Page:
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House passes border deal, setting up Trump to declare emergency

The House voted Thursday night to approve a border security deal that prevents a new government shutdown in a 300-128 vote.

The vote sets up President TrumpDonald John TrumpFederal watchdog accuses VOA parent company of wrongdoing under Trump appointee Lawsuit alleges 200K Georgia voters were wrongly purged from registration list Ivanka Trump gives deposition in lawsuit alleging misuse of inauguration funds MORE to sign the legislation — and to declare a national emergency as a way of getting more federal funds for his wall on the Mexican border.

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The House-passed legislation falls far short of Trump's demand for $5.7 billion for a wall on the Mexican border, and Trump is likely to sign the legislation somewhat reluctantly.

Conservative pundits have lambasted the deal worked out by appropriators, and the House Freedom Caucus on Thursday night largely voted against it.

Fox News host Laura Ingraham said in a string of tweets that Trump “must not” sign the legislation. And a group of conservative members sent a letter to Trump urging him to take executive action should he feel the need to sign the bill.

Both parties lost votes from a sizable number of members from their respective parties who took issue with certain concessions in the bill, with 109 Republicans and 19 Democrats voting no.

The defectors were largely conservatives and progressive members. Only 87 Republicans voted yes.

Some conservatives were swayed to vote for the bill by Trump's plan to declare a national emergency, including GOP Rep. Matt GaetzMatthew (Matt) GaetzGiuliani has discussed possible pardon with Trump: report Hannity urges Trump to pardon himself Gaetz: Trump 'should pardon everyone' including himself to quash liberal 'bloodlust' MORE (Fla.).

Negotiators on both sides of the aisle said there were portions of the bill they weren't pleased with, but felt they ultimately came out with a fair compromise providing victories for both sides.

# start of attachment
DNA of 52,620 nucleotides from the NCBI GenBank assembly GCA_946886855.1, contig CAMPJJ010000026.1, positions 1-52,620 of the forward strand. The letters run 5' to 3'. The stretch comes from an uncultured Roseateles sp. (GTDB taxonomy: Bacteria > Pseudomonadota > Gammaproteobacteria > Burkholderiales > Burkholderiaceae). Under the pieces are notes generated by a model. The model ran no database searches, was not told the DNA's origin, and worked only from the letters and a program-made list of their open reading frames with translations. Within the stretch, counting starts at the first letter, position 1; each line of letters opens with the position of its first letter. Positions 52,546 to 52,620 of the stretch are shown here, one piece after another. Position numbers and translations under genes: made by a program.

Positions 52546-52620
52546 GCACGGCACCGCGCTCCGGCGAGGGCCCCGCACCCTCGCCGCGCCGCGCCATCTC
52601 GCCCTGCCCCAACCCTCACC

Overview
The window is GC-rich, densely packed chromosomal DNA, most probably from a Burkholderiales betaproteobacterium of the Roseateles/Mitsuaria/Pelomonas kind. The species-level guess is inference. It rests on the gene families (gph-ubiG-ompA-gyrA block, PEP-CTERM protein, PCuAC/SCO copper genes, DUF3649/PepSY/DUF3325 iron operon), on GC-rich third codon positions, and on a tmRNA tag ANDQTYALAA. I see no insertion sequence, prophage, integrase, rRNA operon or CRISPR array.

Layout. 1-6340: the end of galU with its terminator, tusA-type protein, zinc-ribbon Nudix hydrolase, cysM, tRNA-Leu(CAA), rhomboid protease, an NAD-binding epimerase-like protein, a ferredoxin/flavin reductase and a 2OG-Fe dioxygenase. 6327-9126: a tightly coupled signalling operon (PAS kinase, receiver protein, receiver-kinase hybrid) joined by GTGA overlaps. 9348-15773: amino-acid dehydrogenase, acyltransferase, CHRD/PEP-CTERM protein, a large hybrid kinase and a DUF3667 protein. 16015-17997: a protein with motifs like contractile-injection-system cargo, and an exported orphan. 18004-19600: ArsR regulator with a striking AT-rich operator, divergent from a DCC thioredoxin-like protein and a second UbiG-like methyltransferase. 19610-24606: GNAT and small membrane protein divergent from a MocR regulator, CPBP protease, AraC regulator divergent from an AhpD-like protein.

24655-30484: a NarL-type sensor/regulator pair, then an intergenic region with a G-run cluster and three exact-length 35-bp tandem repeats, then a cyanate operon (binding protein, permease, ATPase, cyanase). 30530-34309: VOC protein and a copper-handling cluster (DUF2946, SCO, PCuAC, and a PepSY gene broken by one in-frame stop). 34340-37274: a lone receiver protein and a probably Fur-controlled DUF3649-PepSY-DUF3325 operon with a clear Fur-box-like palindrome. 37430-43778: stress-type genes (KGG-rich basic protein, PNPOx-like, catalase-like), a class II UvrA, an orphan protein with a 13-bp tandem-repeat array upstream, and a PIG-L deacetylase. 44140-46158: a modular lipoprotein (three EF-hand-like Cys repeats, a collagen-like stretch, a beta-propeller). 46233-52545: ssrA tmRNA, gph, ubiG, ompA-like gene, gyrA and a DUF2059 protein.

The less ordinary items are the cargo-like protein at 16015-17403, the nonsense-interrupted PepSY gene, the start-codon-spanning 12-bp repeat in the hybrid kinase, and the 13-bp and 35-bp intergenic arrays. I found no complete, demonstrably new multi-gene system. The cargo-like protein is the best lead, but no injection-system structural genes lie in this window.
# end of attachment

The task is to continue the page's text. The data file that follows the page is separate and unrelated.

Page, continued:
"While this bill falls short of what I'd like to see, it will provide our Customs and Border Patrol and Immigration and customs enforcement agents the tools necessary to continue combatting the threat we face," House Appropriations Ranking Member Kay GrangerNorvell (Kay) Kay GrangerGOP lawmaker patience runs thin with Trump tactics Bottom line GOP women's group rolls out six-figure campaign for Ernst MORE (R-Texas) said on the floor ahead of the vote.

House Appropriations Committee Chairwoman Nita LoweyNita Sue LoweyDeLauro wins Steering Committee vote for Appropriations chair This week: Congress races to wrap work for the year Congress set for chaotic year-end sprint MORE (D-N.Y.) had similar sentiments, saying they managed to "put politics aside and put the American people first."

But not all appropriators were satisfied with the outcome of the agreement. Rep. Tom GravesJohn (Tom) Thomas GravesQAnon proponent Marjorie Taylor Greene wins Georgia House race Live updates: Democrats seek to extend House advantage On The Money: Trump gambles with new stimulus strategy | Trump cannot block grand jury subpoena for his tax returns, court rules | Long-term jobless figures rise, underscoring economic pain MORE (R-Ga.) said he had hoped for additional funding for the wall, adding he was dissatisfied with time allotted for members to review what was in the 1,000-plus page bill.